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Cultural Mosaic: The Chinese Cultural Centre

Calgary has a rich heritage. This is probably an audacious thing to say when you consider that before Inspector Ephrem Brisebois of the North West Mounted Police decided to stick some timbers in the ground and built a fort here in 1875, the lands the city currently occupies had no man-made monuments—only prairie grassland and open sky. Yet, consider a visit to the Calgary Chinese Cultural Centre. Walk inside and there’s this amazing vaulted ceiling consisting of ornately hand painted tiles of dragons, phoenixes and Chinese symbols. It took months to build, with artisans flown in from Beijing to paint the decorative details. As much as it could be, it’s authentically Chinese. So what does this have to do with Calgary, even Canadian heritage? Well think about where it is.

Consider another example. Back in 1990, a Sikh-Canadian, Baltej Singh Dhillon, successfully won the right to wear a turban as part of the RCMP uniform in lieu of the usual wide brim hat. My reaction at the time was probably not dissimilar from some others—I thought it was a shame to alter one of the few longstanding traditional symbols of Canada. But I came to recognize the more important, more relevant part of the whole thing was that Dhillon was willing to wear the red serge uniform to begin with—and take on all that it meant. He was willing to call himself a Canadian peace officer and work to protect our children, enforce our laws, even lay his life on the line if necessary.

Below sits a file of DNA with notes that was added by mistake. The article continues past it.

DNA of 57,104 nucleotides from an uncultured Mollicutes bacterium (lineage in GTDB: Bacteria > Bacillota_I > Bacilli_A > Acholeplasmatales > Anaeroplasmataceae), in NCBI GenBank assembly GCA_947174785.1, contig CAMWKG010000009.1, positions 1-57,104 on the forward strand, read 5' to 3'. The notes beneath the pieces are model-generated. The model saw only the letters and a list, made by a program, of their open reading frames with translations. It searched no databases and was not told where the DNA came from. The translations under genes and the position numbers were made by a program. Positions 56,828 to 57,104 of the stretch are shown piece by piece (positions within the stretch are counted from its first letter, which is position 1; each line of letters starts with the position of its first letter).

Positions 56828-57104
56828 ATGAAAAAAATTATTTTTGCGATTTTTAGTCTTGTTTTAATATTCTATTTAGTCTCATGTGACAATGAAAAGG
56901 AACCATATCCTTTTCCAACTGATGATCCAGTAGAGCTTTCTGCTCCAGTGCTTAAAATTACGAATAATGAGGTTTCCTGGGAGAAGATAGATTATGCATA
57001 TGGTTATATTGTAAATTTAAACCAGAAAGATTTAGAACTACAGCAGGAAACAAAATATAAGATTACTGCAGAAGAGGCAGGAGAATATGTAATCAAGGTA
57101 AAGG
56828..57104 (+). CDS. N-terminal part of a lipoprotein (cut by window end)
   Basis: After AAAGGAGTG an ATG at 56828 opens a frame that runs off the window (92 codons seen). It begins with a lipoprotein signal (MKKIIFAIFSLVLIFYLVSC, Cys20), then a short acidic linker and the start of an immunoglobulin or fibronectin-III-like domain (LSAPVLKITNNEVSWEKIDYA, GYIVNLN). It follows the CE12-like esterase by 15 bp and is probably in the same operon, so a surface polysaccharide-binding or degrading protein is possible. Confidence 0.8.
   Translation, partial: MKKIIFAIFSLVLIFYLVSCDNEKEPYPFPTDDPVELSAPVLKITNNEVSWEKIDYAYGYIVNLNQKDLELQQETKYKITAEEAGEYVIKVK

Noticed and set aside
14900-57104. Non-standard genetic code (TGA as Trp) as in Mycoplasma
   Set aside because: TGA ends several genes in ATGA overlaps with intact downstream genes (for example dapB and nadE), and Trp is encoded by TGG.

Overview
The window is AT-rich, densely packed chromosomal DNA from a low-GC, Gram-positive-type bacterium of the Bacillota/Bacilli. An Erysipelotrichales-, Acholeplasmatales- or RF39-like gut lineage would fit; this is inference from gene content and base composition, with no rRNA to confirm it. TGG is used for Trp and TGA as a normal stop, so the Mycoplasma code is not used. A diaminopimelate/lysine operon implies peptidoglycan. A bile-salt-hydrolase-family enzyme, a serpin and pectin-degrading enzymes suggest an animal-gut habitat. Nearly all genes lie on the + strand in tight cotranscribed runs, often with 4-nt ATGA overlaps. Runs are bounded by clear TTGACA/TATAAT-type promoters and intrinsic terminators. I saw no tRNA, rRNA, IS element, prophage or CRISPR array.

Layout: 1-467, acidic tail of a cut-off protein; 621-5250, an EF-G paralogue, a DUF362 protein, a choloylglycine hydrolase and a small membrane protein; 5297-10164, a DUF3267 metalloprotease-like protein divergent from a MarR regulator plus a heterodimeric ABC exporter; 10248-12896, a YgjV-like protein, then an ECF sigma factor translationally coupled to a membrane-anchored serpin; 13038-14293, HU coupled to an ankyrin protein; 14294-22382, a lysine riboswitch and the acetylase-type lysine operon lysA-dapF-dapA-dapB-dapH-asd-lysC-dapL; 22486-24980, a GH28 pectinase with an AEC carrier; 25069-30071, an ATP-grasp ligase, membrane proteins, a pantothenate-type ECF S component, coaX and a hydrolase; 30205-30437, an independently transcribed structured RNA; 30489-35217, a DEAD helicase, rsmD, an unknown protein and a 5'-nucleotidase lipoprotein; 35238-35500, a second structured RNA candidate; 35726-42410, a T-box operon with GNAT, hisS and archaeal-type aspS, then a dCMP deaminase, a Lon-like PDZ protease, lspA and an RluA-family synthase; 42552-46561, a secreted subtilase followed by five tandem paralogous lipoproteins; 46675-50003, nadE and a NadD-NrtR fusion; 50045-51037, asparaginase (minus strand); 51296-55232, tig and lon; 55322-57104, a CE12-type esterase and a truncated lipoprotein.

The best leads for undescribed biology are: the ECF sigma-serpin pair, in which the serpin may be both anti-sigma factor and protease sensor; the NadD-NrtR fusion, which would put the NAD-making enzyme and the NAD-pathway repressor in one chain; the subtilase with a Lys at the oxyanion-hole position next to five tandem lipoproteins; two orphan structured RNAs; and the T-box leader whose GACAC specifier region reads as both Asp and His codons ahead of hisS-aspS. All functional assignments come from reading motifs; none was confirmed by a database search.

That, to me, is the Canadian identity. Not stone monuments or a venerable historical catalogue of events. It’s the people who come here with open hearts, embracing their new home, all the while bringing with them values and traditions from their diverse homelands. It’s a nation that takes the best part of these and makes them its own. We have the luck, the great fortune, to have not only a history, but a history of histories: embodied in the pride and ancestry of the people who live here.

At the Cultural Centre’s dedication in 1992, local businessman Dr. Henry Fok gave a speech where he said:

The Chinese have an expression: “Like the sea being a gathering place of hundreds of rivers regardless of their sources, broadmindedness commands immense tolerance to different ideas and thoughts regardless of their origin.” The primary reason for an outstanding culture to be able to endure thousands of years without losing its vitality is due to its ability to incorporate different ideas and philosophies from other cultures into its own.

He might have been talking about the Chinese. But I think he was describing Canada.—Andrew Mah

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